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How to Hand Wash a Car Without a Hose – The Complete Guide to Rinseless Bucket Washing

I think you’ll agree with me when I say:

Washing a car without access to a hose is an uncomfortable and unpleasant chore.

What if it doesn’t have to be?

The truth is, there is an incredibly easy process to wash a car without a hose and I’m going to share it with you.

I’m going to teach you a concept known as rinseless washing. It’s simple, convenient, and can be used when typical garden hose and bucket washing is unavailable. This system is great for washing your car or truck at your apartment, duplex, or anywhere traditional bucket washing is prohibited or unavailable.

What’s a Rinseless Wash?

In short, a rinseless wash is a cleaning and lubricating solution that allows you to wipe your car clean without the need to rinse it off afterwards.

A common method is to spray down one panel at a time with the solution and wipe the panel clean, discarding the towel once it’s dirty and/or saturated.

The first thing you’re going to need to do is gather up a few supplies and resources.


1. Spray off Loose Dirt and Debris to Reduce the Chance of Scratching Your Paint

I like to visit the local self-service car wash on my way home from work when I know I’m going to be washing my car.

It doesn’t take much time because you’re just spraying off the loose dirt.

Jam a few quarters in, set it to rinse, and clear as much gunk from the outer surfaces of your car as possible.

If you have a touch-less automatic car wash that’s still open, run it through on the cheapest setting and head home.

Depending on how dirty your car is, this can either be an optional or mandatory step.

If you’re car is dirty enough to see the dirt without looking for it, it’s mandatory to rinse it off first if you really want to reduce the possibility of scratching.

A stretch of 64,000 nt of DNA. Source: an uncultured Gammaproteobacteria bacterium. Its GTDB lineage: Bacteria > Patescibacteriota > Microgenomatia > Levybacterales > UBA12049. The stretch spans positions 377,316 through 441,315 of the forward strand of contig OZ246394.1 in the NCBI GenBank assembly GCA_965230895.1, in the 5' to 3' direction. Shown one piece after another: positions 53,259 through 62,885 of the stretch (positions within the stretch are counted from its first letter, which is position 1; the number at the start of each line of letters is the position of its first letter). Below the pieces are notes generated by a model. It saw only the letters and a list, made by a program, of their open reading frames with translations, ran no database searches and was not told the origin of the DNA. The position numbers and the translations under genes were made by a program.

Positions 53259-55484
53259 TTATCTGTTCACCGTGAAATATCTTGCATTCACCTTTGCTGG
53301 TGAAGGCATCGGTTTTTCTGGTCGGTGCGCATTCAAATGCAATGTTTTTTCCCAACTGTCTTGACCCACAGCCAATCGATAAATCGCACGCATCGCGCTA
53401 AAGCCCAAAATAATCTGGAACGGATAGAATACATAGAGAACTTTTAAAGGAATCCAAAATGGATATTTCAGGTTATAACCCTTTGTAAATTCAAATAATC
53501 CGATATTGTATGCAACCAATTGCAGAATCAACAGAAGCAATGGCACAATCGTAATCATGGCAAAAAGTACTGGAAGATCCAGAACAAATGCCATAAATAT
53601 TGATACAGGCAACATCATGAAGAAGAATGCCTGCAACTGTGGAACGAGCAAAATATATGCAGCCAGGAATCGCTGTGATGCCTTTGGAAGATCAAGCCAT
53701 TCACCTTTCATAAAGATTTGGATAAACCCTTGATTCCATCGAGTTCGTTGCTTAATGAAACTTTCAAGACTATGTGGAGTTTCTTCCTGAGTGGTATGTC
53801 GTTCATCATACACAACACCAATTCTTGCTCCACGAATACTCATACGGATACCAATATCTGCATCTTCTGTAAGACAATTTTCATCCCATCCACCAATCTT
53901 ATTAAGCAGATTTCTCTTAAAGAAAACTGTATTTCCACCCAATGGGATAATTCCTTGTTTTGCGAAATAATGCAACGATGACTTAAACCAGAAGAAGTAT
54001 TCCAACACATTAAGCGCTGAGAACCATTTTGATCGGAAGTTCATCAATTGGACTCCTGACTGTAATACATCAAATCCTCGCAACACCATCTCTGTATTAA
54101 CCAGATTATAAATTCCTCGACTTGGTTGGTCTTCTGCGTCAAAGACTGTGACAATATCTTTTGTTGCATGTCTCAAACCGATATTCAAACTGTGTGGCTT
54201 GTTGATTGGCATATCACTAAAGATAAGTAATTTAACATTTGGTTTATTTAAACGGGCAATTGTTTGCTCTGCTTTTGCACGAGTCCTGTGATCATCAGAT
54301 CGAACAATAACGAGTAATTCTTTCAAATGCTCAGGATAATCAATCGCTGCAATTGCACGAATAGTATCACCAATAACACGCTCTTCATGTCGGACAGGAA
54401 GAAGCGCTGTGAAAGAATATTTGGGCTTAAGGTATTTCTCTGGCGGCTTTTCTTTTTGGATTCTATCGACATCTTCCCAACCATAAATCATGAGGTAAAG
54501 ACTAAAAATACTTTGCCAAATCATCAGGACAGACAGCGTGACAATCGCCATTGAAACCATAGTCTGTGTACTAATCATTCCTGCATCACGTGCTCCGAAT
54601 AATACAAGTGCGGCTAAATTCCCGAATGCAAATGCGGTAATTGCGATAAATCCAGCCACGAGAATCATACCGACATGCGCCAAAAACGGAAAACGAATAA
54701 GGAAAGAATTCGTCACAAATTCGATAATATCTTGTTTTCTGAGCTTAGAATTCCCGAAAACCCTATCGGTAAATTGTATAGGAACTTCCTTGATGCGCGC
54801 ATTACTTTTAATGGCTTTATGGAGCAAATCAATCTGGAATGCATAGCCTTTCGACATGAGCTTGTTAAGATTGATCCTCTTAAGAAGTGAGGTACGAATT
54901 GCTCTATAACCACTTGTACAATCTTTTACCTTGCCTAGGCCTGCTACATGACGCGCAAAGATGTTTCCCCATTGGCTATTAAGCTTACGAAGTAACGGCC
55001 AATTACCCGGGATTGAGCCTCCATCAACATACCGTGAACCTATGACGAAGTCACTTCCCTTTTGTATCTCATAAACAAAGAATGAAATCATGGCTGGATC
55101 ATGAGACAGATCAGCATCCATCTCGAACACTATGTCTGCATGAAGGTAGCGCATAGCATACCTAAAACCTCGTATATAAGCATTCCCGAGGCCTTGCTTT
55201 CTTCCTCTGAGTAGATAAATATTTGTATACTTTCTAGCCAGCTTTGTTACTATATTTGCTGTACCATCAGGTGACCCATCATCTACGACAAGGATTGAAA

2. Prepare the Rinseless Solution

Make sure your Grit Guard is inserted and begin filling your bucket with warm water. The Grit Guard is completely optional since you’re not dipping your towels back in the water but will help if dirt still finds its way into the wash bucket.

Add the recommended amount of rinseless wash solution to the water. I use a 5 gallon bucket and Optimum No Rinse so the recommended amount would be a little over 2oz.

Submerge your microfiber washing towels in the bucket to soak. I like to fold them in half twice before submerging.

Fill your empty spray bottle with warm water and add the recommended amount of rinseless wash. For a 32oz spray bottle and Optimum No Rinse this would be 1/2oz.

3. Begin Washing One Panel

Always start at the top of the vehicle. This is usually the least dirty area.

Begin by spraying down the roof panel with your bottle of rinseless wash solution. We are just trying to pre-lubricate the panel. You don’t have to soak it.

Take a towel out of the bucket and wring it out just enough to stop it from dripping everywhere.

Wipe the panel in a single direction, making multiple passes until the whole panel has been cleaned. Try not to wipe back and forth to prevent grinding dirt into the paint.

Fold the towel to reveal a clean area if you see it’s getting to nasty.

Once the towel is dirty on all sides, discard it for a new one from the bucket. Do not put it back in the wash bucket for more water.

4. Dry the Panel to Reveal a Nice Water Spot Free Shine

Take out your microfiber drying towel, I prefer a waffle weave towel, and wipe up any remaining water on the panel.

Stand back and admire your nice clean and dry panel.

5. Move to the Next Panel and Repeat

Once you have cleaned and dried a panel, move to the next one. I prefer to work from top to bottom and front to back, saving the front and rear bumpers for last.

My typical washing pattern is roof, hood, trunk, front fenders, doors, rear fenders, front bumper, and rear bumper.

Remember to discard your towel when it gets dirty. For me this usually amounts to one towel per panel. Do not put it back in the wash bucket for more water.

Final Thoughts

At this point your paint is as clean as it would be if you bucket washed. It shouldn’t have taken any more time and, provided you used some finesse, should not have any new scratches or marring in the paint. You didn’t have to use a hose and you didn’t have to rush through a secret bucket wash.

If you’re feeling adventurous, you could take this opportunity to apply a new coat of wax or at least hit each panel with some quick detailer wax or sealant such as Meguiars Ultimate Quik Wax

If you have a chance to try this method, have used it before, or just have some other tips or tricks you’d like to share, let me know your thoughts in the comments below!

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